American Tract Society Bible Dictionary - V

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With respect to the general features of the Holy Land, see CANAAN; and
for descriptions of some of its numerous valleys, see JERUSALEM,
shadow of death," is an expression denoting an extremely perilous and
cheerless condition of the soul, Ps 23:4, and may have been suggested
by the psalmist's experience with his flock in some of the deep,
narrow, and dark ravines of Syria.

Thus the entrance to Petra is by long winding defile, between rugged
precipices in some spots not more than twelve or fourteen feet apart
and two or three hundred feet high, and almost excluding the light of
day. See view in SELA. A similar pass south of mount Carmel is now
known as the "Valley of Death-shade."


Does not usually denote, in Scripture, self-conceit or personal pride,
2Pe 2:18, but sometimes emptiness and fruitlessness, Job 7:3 Ps 144:4
Ec 1:1-18. It often denotes wickedness, particularly falsehood, De
32:21 Ps 4:2 24:4 119:37, and sometimes idols and idol-worship, 2Ki
17:15 Jer 2:5 18:15 Jon 2:8. Compare Paul's expression, "they turned
the truth of God into a lie," Ro 1:25. "In vain," in the second
commandment, Ex 20:7, is unnecessarily and irreverently. "Vain men,"
2Sa 6:20 2Ch 13:7, are dissolute and worthless fellows.


The queen of Persia, divorced by Ahasuerus or Xerxes her husband for
refusing to appear unveiled before his reveling company, Ex 1:1- 22.


An indispensable part of the outdoor dress of Eastern Ladies, who live
secluded from the sight of all men except their own husbands and their
nearest relatives. If an Egyptian lady is surprised uncovered, she
quickly draws her veil over her face, with some exclamation like, "O
my misfortune." To lift or remove one's veil was to insult and degrade
her, Ge 24:65 So 5:7 1Co 11:5,10. The custom of wearing veils,
however, has not been prevalent at all times. Sarah the wife of
Abraham, and Rebekah and her companions at the well do not appear to
have worn them, Ge 12:14,15 24:16. Compare also Ge 38:14,15 Pr 7:13.

Veil were of different kinds. Those now worn in Syria and Egypt may be
divided into two classes, the one large and sometimes thick, the other
small and of lighter materials. The usual indoor veil is of thin
muslin, attached to the headdress, and falling over the back,
sometimes to the feet. A similar veil is added to the front of the
headdress on going abroad, partially covering the face and hanging
low. The other veil, to be worn in the street, is a large mantle or
sheet, of black silk, linen, or some coarse material, so ample as to
envelope the whole person and dress, leaving but one of the eyes
exposed, So 4:9. Such was the veil worn by Ru 3:15, translated
"mantle" in Isa 3:22. Many women wear no other veil than this. The
Greek word translated "power" in 1Co 11:10, probably means a veil, as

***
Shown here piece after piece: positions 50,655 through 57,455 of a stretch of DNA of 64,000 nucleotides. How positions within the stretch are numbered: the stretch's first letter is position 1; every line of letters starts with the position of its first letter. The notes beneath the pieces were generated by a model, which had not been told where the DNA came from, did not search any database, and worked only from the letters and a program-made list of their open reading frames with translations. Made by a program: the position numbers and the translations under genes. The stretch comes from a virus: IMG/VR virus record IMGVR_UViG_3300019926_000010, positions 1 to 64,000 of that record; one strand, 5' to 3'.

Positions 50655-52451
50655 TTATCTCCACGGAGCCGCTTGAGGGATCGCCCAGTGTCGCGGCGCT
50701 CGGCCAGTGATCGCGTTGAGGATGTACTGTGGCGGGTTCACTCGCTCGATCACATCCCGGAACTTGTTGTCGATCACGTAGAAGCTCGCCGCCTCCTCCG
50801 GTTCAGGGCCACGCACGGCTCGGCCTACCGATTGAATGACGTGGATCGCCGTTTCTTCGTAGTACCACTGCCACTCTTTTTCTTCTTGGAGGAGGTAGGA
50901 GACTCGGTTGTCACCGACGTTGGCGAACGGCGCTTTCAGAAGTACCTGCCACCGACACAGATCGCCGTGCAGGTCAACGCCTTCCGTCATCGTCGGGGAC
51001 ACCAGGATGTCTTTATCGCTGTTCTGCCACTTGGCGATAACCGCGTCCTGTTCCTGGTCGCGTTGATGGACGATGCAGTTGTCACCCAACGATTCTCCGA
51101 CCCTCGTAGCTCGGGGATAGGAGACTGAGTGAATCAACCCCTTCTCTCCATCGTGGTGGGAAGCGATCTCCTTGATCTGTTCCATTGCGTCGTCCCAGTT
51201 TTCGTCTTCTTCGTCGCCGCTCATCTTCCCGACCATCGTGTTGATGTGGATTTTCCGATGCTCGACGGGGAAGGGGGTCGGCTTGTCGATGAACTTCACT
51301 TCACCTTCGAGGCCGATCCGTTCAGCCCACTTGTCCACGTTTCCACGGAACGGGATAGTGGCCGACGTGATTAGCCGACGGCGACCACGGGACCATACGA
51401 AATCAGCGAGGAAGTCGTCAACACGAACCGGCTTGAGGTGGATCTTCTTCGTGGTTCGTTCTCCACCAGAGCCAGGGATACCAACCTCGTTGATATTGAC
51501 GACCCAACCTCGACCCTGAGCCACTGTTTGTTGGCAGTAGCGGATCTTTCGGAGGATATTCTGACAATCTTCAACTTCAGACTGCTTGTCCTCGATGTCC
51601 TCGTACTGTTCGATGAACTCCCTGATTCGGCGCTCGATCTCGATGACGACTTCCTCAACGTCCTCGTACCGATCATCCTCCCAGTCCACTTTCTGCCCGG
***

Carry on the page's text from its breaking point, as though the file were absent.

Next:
a token of her husband's rightful authority and her own subordination.
This was to be worn in their Christian assemblies "because of the
angels;" that is, because of the presence either of true angels, or of
the officers of the church, who being unaccustomed to see the unveiled
faces of women, might be distracted by them in the discharge of their
public duties.

For the "veil of the temple," see TABERNACLE and TEMPLE.


In De 32:35 Ro 12:19 Heb 10:30 Jude 1:7, means retributive justice- a
prerogative of God with which those interfere who seek to avenge
themselves. So also in Ac 28:4; though many suppose that the islanders
meant the goddess of justice, Dike, whom the Greeks and Romans
regarded as a daughter of Jupiter, and feared as an independent, just,
and unappeasable deity.


A brilliant red color, resembling scarlet, Jer 22:14; Eze 23:14. The
vermilion now used is a sulphuret of mercury.






Of this valuable and familiar plant there are several varieties, the
natural products of warm climates, where also it has been cultivated
from the earliest times. Hence the early and frequent mention of its
products in Scripture, Ge 9:20 14:18 19:22 Job 1:18. The grape-vine
grew plentifully in Palestine, De 8:8, and was particularly excellent
in some of the districts. The Scriptures celebrate the vines of Sibmah
and Eshcol; and profane authors mention the excellent wines of Gaza,
Sarepta, Lebanon, Sharon, Ascalon, and Tyre. See SOREK.

The grapes of Egypt, Ge 40:11, being small, we may easily conceive of
the surprise which was occasioned to the Israelites by witnessing the
bunch of grapes brought by the spies to the camp, from the valley of
Eshcol, Nu 13:23. The account of Moses, however, is confirmed by the
testimony of several travelers; and even in England a bunch of Syrian
grapes has been produced which weighed nineteen pounds, was
twenty-three inches in length, and nineteen and a half in its greatest
diameter. At the present day, although the Mohammedan religion does
not favor the cultivation of the vine, there is no want of vineyards
in Palestine. Besides the large quantities of grapes and raisins which
are daily sent to the markets of Jerusalem and other neighboring
places, Hebron alone in the first half of the eighteenth century,
annually sent three hundred camel loads, or nearly three hundred
thousand pounds weight of grape juice, or honey of raisins, to Egypt.

In the East, grapes enter very largely into the provisions at an
entertainment, and in various forms contribute largely to the
sustenance of the people. See GRAPES. To show the abundance of vines
which should fall to the lot of Judah in the partition of the promised
land, Jacob, in his prophetic benediction, says of this tribe, he
shall be found

Binding his colt to the vine,

And to the choice vine the foal of his ass;

Washing his garments in wine,

His clothes in the blood of the grape.

Ge 49:11.

In many places the vines spread over the ground and rocks unsupported.
Often, however, they are trained upon trellis-work, over walls, trees,
arbors, the porches and walls of houses, and at times within the house
on the side of the central court. Thus growing, the vine became a
beautiful emblem of domestic love, peace, and plenty, Ps 128:3 Mic

The law enjoined that he who planted a vine should not eat of the
produce of it before the fifth year, Le 19:23-25. Nor did they gather
their grapes on the sabbatical year; the fruit was then left for the
poor, the orphan, and the stranger, Ex 23:11 Le 25:4,5,11. See also Le
19:10 De 24:21. At any time a traveler was permitted to gather and eat
grapes in a vineyard, as he passed along, but was not permitted to
carry any away, De 23:24. Another generous provision of the Mosaic
code exempted from liability to serve in war a man who, after four
years of labor and of patience, was about to gather the first returns
from his vineyard, De 20:6.

Josephus describes a magnificent and costly vine of pure gold, with
precious stones for grapes, which adorned the lofty eastern gate of
the Holy Place. It was perhaps in view of this that our Savior said,
"I am the true Vine;" and illustrated the precious truth of his